Music

Maynard Ferguson: On a High Note: The Best of the Concord Jazz Recordings

Jon Ross

On a High Note is an amalgamation of standards recorded by Maynard Ferguson’s Big Bop Nouveau over the past 15 years.


Maynard Ferguson

On a High Note: The Best of the Concord Jazz Recordings

Label: Concord Jazz
US Release Date: 2007-02-06
UK Release Date: 2007-04-16
Amazon
iTunes

In the current market, Best of collections face an uphill battle even before they hit the shelves. The choices afforded customers by MP3 retail sites should render CD collections obsolete, being that its more frugal to buy the songs you want than to purchase an album with a bunch of already released hits. On a High Note, an amalgamation of standards recorded by Maynard Ferguson’s Big Bop Nouveau over the past 15 years, is more than just a combination of re-released tunes. Impeachable audio quality and production values that highlight Ferguson’s tight, regimented big band, make this collection as good as a new release. Horn attacks pop, and Ferguson’s squealing high notes -- the first of which occurs 47 seconds into “You Got It”, the first track -- sound clear and crisp. Though the trumpeter was entering the end of his career when the selections were recorded, and, as a consequence, his high notes lack the luster attained earlier in his career (and occur less frequently), his outstanding soloists make up for any lack of firepower. In addition to making the CD sound fresh, the improved production illuminates the details in each arrangement. Every soloist is heard above ensemble backgrounds, and each part can be picked out of the whole. On “Manteca”, Ferguson’s solo lays on top a bed of rich accompaniment, and every instrument -- the walking bass, the busy drums, the involved ensemble movement -- is heard clearly. By accomplishing fidelity that MP3s have yet to achieve, this release ensures that Ferguson’s late catalog keeps getting the attention it warrants.

5

In the wake of Malcolm Young's passing, Jesse Fink, author of The Youngs: The Brothers Who Built AC/DC, offers up his top 10 AC/DC songs, each seasoned with a dash of backstory.

In the wake of Malcolm Young's passing, Jesse Fink, author of The Youngs: The Brothers Who Built AC/DC, offers up his top 10 AC/DC songs, each seasoned with a dash of backstory.

Keep reading... Show less

Pauline Black may be called the Queen of Ska by some, but she insists she's not the only one, as Two-Tone legends the Selecter celebrate another stellar album in a career full of them.

Being commonly hailed as the "Queen" of a genre of music is no mean feat, but for Pauline Black, singer/songwriter of Two-Tone legends the Selecter and universally recognised "Queen of Ska", it is something she seems to take in her stride. "People can call you whatever they like," she tells PopMatters, "so I suppose it's better that they call you something really good!"

Keep reading... Show less

Morrison's prose is so engaging and welcoming that it's easy to miss the irreconcilable ambiguities that are set forth in her prose as ineluctable convictions.

It's a common enough gambit in science fiction. Humans come across a race of aliens that appear to be entirely alike and yet one group of said aliens subordinates the other, visiting violence upon their persons, denigrating them openly and without social or legal consequence, humiliating them at every turn. The humans inquire why certain of the aliens are subjected to such degradation when there are no discernible differences among the entire race of aliens, at least from the human point of view. The aliens then explain that the subordinated group all share some minor trait (say the left nostril is oh-so-slightly larger than the right while the "superior" group all have slightly enlarged right nostrils)—something thatm from the human vantage pointm is utterly ridiculous. This minor difference not only explains but, for the alien understanding, justifies the inequitable treatment, even the enslavement of the subordinate group. And there you have the quandary of Otherness in a nutshell.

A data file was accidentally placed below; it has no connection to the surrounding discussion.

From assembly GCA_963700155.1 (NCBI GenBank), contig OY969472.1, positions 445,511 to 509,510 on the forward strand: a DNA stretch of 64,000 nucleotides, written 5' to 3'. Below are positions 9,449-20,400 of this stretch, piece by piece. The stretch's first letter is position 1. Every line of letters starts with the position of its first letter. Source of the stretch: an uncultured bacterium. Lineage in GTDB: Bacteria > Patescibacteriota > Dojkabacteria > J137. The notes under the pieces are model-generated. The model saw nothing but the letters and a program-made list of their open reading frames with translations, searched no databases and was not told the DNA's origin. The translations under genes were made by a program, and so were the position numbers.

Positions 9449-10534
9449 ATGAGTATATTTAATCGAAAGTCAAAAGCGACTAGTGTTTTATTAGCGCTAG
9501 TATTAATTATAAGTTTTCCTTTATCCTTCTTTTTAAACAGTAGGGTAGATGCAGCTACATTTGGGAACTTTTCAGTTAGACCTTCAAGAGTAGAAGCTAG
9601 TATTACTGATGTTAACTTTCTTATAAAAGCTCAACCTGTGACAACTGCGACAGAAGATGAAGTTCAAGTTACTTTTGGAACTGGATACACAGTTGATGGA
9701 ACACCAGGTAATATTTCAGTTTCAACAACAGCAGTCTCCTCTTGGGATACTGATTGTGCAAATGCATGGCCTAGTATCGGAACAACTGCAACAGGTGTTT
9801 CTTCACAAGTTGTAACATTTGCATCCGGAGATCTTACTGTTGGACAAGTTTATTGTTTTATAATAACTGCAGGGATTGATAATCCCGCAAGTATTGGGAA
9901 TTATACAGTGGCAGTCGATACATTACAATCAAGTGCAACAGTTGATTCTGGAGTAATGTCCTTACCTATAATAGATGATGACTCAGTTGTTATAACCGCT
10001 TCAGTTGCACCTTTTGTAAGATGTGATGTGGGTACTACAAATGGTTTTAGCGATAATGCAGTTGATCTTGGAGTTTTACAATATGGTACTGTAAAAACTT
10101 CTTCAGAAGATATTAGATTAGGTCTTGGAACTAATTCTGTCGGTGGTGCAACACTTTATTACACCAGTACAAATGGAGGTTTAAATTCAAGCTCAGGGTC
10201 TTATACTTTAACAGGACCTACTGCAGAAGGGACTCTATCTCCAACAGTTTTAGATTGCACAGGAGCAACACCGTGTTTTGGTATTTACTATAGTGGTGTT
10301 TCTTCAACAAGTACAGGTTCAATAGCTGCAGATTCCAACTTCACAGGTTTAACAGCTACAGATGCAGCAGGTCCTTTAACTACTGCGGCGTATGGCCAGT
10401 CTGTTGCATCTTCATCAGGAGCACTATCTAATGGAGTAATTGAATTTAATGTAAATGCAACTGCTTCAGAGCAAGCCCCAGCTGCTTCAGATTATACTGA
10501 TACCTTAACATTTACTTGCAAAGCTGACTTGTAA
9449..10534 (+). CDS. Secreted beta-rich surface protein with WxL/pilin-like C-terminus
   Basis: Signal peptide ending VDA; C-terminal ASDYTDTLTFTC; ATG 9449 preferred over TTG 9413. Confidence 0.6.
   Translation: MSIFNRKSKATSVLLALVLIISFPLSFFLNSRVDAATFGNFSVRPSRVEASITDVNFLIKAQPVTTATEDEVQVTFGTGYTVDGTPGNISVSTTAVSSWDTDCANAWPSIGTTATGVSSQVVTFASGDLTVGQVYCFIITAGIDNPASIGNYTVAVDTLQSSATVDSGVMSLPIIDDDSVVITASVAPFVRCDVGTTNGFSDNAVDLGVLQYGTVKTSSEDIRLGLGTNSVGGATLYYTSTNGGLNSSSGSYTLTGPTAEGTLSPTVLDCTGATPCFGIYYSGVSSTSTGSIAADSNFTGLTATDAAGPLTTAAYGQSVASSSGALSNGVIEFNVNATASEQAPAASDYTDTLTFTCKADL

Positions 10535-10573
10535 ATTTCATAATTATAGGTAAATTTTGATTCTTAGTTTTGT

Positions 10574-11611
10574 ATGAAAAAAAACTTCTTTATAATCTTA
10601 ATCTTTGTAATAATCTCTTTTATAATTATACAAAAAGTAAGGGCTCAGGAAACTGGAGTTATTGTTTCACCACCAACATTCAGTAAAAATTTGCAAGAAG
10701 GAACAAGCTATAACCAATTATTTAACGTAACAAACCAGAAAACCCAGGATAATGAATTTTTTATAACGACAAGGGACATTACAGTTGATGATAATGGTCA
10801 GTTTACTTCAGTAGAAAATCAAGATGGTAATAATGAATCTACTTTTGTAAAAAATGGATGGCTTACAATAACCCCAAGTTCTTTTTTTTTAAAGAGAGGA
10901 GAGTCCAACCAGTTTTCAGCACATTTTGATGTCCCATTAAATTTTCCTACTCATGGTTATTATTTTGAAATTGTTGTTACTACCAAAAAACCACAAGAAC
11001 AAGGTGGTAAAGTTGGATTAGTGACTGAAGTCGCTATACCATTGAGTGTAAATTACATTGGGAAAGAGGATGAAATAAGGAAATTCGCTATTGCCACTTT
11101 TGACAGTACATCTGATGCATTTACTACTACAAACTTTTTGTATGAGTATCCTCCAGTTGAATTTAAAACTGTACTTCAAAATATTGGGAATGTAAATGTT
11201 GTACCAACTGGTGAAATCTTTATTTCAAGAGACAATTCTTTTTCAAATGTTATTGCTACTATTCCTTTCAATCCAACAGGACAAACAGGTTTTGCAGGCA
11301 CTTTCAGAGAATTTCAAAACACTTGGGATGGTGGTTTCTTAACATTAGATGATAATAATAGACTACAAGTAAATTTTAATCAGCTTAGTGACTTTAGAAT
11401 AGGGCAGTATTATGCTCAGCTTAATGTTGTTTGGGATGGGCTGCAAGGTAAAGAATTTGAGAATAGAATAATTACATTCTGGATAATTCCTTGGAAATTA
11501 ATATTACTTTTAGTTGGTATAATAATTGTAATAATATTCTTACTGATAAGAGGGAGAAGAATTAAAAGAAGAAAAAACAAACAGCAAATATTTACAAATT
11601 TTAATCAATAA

Keep reading... Show less
3

A 1996 classic, Shawn Colvin's album of mature pop is also one of best break-up albums, comparable lyrically and musically to Joni Mitchell's Hejira and Bob Dylan's Blood on the Tracks.

When pop-folksinger Shawn Colvin released A Few Small Repairs in 1996, the music world was ripe for an album of sharp, catchy songs by a female singer-songwriter. Lilith Fair, the tour for women in the music, would gross $16 million in 1997. Colvin would be a main stage artist in all three years of the tour, playing alongside Liz Phair, Suzanne Vega, Sheryl Crow, Sarah McLachlan, Meshell Ndegeocello, Joan Osborne, Lisa Loeb, Erykah Badu, and many others. Strong female artists were not only making great music (when were they not?) but also having bold success. Alanis Morissette's Jagged Little Pill preceded Colvin's fourth recording by just 16 months.

Keep reading... Show less
9

Frank Miller locates our tragedy and warps it into his own brutal beauty.

In terms of continuity, the so-called promotion of this entry as Miller's “third" in the series is deceptively cryptic. Miller's mid-'80s limited series The Dark Knight Returns (or DKR) is a “Top 5 All-Time" graphic novel, if not easily “Top 3". His intertextual and metatextual themes resonated then as they do now, a reason this source material was “go to" for Christopher Nolan when he resurrected the franchise for Warner Bros. in the mid-00s. The sheer iconicity of DKR posits a seminal work in the artist's canon, which shares company with the likes of Sin City, 300, and an influential run on Daredevil, to name a few.

Keep reading... Show less
8
Pop Ten
Mixed Media
PM Picks

© 1999-2017 Popmatters.com. All rights reserved.
Popmatters is wholly independently owned and operated.

rating-image